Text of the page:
With Photoshop you can improve your photos in so many unique ways. If you need a simple adjustment, like exposure, you can do that. Or if you want to do something more advanced, like retouching skin and eyes, you can do that too.
Pretty versatile, don’t you think?
The main issue is that Photoshop can be a very time consuming program to use. It is also overwhelming if you’re new to it. Here are a few time-saving tricks you can use for Photoshop beginners, to help you get started.
- Get really familiar with Photoshop
- The most important piece of advice I can give is to learn your way around the core components of Photoshop, make it second nature. As a photographer, you’re going to be using a few specific tools and sections:
- The Adjustments Panel – used for color and tonal adjustments
- Filters – used to adjust sharpness, blur, and much more
- Selection and Dodge/Burn Tools – used for masking and finer retouching
There are plenty of other tools that you can and will use, but I recommend getting a solid grasp of these to start. If you are looking for a few great places to get started, I recommend Digital Photography School’s Post-Production Photoshop section. It has some of the best tutorials for editing and processing your photography, and of course all the wonderful tutorials here on Digital Photo Mentor.
- Use Photoshop Actions and Presets to save time and learn
- Nothing will save you more time than Photoshop actions. Using actions, you can record certain effects and styles that you frequently create, and save them for future use.
- Record a few actions with your most used effects. This will save you tons of time in the long run. If you’re unfamiliar, learn how to make Photoshop actions here.
- Familiarize yourself with the Curves tool and make a few presets there as well. These are as easy as adjusting the curve and then saving that preset.
- See what the Presets and Actions are doing and see if you can figure out how they work. That will have you learn about things you may not have tried in Photoshop.
Another important feature in Photoshop is the preset feature, which is slightly under-looked (not to be confused with Lightroom Presets). With the Curves tool, you can also save presets. These are incredibly useful as the Curves tool is easily one of the most used in Photoshop.
Here are two time-saving recommendations:
- Find the tools you need and focus on those
- This advice may be a bit subjective, but I find it works really well for me, and a lot of other photographers and designers. Every photographer has their own style and look, yourself included, so find your flow. Find the right tools for your work, and own them.
Don’t go learning every single aspect of Photoshop – you don’t need to.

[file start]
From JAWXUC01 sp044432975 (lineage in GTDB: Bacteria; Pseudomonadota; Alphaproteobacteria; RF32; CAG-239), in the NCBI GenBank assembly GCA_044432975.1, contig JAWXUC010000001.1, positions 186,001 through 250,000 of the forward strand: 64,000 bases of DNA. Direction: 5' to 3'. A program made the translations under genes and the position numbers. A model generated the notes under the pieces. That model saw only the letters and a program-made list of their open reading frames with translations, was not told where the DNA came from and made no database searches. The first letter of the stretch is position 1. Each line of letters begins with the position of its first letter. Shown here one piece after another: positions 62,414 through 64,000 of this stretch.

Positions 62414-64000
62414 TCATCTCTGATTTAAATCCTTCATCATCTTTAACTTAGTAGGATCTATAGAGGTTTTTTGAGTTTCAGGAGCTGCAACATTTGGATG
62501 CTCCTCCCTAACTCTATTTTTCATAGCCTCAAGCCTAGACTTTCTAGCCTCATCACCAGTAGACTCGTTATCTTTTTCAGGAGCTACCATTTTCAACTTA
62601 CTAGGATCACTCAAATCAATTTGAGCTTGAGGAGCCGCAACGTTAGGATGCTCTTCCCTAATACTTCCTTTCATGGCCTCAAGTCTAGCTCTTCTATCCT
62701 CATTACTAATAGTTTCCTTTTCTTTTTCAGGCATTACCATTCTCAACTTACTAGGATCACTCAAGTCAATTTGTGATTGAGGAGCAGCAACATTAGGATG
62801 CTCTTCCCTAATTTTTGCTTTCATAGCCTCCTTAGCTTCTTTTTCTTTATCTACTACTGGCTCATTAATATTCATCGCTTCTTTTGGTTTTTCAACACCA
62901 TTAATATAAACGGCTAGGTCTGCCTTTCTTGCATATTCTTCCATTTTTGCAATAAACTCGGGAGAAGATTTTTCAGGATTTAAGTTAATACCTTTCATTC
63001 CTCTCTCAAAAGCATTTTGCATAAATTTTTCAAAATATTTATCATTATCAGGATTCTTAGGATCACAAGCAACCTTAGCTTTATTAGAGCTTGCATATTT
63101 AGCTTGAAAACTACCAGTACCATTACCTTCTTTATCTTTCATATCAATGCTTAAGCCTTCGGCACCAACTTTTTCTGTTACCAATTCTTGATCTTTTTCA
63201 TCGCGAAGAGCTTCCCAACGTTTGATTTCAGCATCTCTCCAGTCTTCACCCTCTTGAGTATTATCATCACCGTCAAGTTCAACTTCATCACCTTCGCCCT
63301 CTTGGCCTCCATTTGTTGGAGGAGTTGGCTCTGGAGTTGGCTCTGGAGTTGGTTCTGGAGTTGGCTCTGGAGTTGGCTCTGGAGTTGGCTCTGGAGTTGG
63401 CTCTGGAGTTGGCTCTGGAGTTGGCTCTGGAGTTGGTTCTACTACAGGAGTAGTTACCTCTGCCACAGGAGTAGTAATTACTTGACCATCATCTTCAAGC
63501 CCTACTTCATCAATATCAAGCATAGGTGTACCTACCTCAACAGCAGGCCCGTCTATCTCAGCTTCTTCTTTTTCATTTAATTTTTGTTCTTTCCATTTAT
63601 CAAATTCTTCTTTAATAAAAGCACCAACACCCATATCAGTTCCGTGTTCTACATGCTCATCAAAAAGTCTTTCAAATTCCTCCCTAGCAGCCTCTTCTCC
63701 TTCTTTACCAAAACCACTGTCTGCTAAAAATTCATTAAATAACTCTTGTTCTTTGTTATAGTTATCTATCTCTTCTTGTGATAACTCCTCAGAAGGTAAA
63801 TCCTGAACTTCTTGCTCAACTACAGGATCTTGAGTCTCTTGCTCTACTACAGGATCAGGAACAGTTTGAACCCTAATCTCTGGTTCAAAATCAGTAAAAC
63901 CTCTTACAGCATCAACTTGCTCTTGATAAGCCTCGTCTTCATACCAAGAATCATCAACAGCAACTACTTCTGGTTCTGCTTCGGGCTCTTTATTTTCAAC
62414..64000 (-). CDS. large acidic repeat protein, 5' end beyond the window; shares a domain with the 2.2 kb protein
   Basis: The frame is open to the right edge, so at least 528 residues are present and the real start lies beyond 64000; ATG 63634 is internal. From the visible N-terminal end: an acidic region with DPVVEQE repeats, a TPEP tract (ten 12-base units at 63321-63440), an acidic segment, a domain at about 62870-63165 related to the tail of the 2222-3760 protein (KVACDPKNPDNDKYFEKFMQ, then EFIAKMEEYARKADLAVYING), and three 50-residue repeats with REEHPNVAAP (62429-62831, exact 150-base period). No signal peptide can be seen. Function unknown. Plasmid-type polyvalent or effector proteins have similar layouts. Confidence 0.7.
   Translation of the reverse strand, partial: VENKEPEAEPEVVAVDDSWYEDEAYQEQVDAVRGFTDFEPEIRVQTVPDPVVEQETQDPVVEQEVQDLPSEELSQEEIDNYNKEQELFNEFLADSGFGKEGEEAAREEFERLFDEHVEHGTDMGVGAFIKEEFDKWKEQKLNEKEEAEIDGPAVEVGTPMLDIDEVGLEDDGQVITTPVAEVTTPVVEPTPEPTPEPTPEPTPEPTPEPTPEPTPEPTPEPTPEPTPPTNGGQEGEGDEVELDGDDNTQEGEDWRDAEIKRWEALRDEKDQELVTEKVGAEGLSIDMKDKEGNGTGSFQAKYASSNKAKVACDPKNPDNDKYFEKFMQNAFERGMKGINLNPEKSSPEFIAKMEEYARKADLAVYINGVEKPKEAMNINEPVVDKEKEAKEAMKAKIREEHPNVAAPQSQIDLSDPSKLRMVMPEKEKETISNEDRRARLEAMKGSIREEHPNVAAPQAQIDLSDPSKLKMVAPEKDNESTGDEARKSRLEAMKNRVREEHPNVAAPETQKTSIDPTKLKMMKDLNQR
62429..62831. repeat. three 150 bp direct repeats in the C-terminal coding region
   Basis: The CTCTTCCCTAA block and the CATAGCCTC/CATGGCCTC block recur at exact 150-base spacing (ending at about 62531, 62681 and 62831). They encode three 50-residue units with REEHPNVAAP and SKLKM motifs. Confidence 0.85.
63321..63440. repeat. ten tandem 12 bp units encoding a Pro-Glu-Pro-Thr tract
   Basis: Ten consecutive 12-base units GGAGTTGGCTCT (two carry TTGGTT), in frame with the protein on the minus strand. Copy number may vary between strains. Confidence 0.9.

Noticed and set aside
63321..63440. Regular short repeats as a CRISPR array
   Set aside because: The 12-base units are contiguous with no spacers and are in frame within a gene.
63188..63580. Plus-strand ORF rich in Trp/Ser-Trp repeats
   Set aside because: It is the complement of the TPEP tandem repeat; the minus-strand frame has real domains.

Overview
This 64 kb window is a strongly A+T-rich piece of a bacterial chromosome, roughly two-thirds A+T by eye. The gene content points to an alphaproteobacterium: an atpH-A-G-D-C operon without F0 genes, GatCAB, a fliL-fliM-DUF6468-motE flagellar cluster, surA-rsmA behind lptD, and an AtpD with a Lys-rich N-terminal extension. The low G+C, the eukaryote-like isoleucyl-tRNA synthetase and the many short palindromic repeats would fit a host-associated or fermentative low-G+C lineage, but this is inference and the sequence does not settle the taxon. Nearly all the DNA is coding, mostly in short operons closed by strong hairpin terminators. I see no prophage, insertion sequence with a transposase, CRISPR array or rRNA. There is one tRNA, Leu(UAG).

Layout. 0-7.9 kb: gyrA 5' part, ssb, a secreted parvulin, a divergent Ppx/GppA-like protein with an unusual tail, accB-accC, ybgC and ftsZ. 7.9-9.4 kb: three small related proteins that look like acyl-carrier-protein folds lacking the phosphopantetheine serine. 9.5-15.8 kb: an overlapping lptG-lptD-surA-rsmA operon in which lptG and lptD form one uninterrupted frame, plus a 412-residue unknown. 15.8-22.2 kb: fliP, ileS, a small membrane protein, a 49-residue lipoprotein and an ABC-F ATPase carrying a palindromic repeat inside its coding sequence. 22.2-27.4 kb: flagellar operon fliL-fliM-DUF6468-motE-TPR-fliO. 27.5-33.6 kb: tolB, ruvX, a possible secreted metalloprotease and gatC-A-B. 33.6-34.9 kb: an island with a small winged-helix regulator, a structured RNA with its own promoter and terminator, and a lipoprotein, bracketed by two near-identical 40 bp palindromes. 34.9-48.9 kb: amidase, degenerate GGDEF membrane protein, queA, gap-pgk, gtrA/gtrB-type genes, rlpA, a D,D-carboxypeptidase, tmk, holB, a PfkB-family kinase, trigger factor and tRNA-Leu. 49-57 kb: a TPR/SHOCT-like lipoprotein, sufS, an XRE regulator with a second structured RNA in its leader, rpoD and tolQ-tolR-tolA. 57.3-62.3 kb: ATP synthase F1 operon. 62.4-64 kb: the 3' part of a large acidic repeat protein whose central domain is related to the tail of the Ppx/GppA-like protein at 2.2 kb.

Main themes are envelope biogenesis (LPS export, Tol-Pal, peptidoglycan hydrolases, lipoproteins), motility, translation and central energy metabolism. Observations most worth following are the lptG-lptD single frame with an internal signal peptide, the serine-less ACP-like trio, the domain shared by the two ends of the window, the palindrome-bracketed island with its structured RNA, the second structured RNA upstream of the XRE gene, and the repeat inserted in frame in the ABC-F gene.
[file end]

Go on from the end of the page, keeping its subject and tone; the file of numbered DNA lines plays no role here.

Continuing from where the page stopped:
Learn the tools that are necessary and important to your work, and focus on getting good at those. Then you will really start to do well with Photoshop.
- Teach in order to learn
- When first editing my photos in Photoshop, I was very intrigued by the adjustments panel. I started using it on a daily basis, and became very comfortable with the tools inside. Each having their own, unique responsibility.
- Curves adjustment: to adjust brightness, add color tone, or a special effect
- Gradient maps: to add a color tint effect to your overall image including a vintage look
- Photo Filters: which are similar to applying a filter over your camera lens
- Hue/Saturation: to adjust color
- Exposure adjustment layer: to brighten or darken your image
- Brightness and Contrast: similar to Curves and Exposure but simplified in its usage
- Solid Color adjustment layer: to apply a stylized tint to your image in conjunction with using layer blend modes
- Levels adjustment: adjust whites, blacks and mid-tones on the whole image or per color (RGB)
- Gradients: can be used to add an edge vignette or special effect
- Vibrance: similar to Hue/Saturation and easy to use when you want a subtle color boost
Then I wrote about the adjustment layers I use frequently. In doing this, I learned the value of the tools and how to explain them properly. They are:
So here is my suggestion to you: Talk to a friend, or write something down about your favorite tools in Photoshop. This will help you fully understand them. Phil Collins said it best:
“In learning you will teach, and in teaching you will learn.”
Even a brief conversation with another photographer can help you figure out the complexities, benefits, and downsides to each tool and adjustment layer you use. Give it a try!
Do you have any other tips for people getting started with Photoshop? What did you find you learned right off the bat that was really helpful? What do you wish you had known earlier? Please share in the comments below and tell us what else we can write about that would be helpful if you are new to Photoshop.
Mike Moloney is the person behind Filter Grade, a cool little shop offering Photoshop filters and resources to photographers and creatives. He also shares more photo editing and photography tips/resources on the Filter Grade Blog.